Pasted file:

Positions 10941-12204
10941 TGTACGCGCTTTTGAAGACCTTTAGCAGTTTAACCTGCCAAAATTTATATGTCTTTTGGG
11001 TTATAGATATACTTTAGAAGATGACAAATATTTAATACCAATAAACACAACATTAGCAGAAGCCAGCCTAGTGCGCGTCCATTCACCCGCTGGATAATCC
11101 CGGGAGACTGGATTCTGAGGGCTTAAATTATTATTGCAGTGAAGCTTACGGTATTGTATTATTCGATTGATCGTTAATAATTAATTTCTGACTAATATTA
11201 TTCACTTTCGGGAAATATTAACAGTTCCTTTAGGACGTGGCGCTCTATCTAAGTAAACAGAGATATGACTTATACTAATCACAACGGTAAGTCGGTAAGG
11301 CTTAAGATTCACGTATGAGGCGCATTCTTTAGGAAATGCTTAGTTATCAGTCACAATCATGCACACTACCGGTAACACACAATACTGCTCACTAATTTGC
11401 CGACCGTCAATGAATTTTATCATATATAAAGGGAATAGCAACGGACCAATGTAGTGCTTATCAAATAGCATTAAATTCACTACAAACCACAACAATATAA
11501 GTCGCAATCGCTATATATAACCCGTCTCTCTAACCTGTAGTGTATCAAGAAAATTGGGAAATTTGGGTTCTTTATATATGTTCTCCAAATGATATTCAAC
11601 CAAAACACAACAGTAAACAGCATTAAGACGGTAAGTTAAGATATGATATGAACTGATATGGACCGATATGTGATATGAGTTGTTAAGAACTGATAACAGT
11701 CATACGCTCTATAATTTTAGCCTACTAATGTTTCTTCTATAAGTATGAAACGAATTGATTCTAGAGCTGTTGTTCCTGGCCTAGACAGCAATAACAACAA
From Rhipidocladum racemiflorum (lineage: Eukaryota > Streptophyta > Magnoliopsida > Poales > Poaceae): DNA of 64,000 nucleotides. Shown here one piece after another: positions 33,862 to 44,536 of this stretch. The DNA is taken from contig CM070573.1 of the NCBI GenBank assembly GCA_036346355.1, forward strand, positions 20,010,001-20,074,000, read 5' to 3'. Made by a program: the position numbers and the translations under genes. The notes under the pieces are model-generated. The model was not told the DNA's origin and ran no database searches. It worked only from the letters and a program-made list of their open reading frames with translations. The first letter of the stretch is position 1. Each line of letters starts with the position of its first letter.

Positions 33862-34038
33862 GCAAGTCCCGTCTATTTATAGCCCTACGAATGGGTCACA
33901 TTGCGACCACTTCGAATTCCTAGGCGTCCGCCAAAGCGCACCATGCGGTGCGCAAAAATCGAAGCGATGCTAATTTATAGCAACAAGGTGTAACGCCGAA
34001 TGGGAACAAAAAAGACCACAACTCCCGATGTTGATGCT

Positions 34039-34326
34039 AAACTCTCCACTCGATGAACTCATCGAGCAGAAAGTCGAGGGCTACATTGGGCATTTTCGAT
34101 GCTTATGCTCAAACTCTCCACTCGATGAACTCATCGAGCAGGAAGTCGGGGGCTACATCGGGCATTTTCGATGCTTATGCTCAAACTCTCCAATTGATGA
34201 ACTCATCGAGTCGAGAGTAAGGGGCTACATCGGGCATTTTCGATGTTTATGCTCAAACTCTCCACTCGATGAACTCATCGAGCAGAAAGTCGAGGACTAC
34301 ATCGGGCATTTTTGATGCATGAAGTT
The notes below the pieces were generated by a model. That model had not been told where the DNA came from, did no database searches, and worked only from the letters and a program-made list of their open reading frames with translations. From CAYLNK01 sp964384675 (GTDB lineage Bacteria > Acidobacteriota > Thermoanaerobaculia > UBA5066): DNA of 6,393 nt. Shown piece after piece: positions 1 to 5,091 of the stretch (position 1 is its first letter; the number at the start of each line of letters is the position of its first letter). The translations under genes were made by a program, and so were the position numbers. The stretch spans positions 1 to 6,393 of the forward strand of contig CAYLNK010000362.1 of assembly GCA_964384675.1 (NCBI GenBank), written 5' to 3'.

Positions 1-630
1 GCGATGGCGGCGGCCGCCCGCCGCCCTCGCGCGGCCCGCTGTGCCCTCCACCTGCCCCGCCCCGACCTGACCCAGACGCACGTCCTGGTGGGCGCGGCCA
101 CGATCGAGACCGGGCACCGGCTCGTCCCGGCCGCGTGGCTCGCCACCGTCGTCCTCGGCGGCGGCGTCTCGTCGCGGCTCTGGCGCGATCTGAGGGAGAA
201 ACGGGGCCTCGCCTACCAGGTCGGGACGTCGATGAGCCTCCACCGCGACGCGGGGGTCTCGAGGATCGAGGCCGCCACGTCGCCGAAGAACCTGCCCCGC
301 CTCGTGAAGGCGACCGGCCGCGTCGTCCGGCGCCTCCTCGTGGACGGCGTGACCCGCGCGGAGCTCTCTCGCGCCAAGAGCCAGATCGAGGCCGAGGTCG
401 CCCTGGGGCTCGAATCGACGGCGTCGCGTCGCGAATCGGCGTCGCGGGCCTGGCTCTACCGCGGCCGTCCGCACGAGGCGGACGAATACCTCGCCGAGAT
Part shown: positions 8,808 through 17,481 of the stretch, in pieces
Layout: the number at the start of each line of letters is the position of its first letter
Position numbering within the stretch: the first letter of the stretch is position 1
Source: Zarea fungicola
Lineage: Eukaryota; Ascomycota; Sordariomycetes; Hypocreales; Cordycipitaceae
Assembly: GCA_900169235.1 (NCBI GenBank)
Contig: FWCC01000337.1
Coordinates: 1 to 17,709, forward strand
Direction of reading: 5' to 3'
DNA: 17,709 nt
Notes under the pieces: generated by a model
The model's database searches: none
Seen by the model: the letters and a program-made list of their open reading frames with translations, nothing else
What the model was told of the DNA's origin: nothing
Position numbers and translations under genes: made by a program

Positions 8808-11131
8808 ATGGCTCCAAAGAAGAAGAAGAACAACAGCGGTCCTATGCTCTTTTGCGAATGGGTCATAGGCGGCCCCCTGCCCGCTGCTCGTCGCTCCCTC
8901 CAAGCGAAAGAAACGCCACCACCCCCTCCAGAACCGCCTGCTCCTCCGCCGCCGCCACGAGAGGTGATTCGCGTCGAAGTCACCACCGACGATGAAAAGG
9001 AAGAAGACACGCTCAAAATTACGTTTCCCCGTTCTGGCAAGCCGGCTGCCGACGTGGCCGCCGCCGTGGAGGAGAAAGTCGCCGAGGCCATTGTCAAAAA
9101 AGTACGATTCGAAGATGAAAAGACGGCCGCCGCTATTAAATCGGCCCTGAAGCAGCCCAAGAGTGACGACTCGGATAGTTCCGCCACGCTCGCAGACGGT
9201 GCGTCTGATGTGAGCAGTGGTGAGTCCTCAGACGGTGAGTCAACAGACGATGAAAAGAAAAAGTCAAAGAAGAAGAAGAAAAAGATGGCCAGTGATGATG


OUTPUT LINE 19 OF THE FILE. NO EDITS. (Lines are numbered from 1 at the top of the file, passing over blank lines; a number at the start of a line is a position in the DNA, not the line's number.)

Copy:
34201 ACTCATCGAGTCGAGAGTAAGGGGCTACATCGGGCATTTTCGATGTTTATGCTCAAACTCTCCACTCGATGAACTCATCGAGCAGAAAGTCGAGGACTAC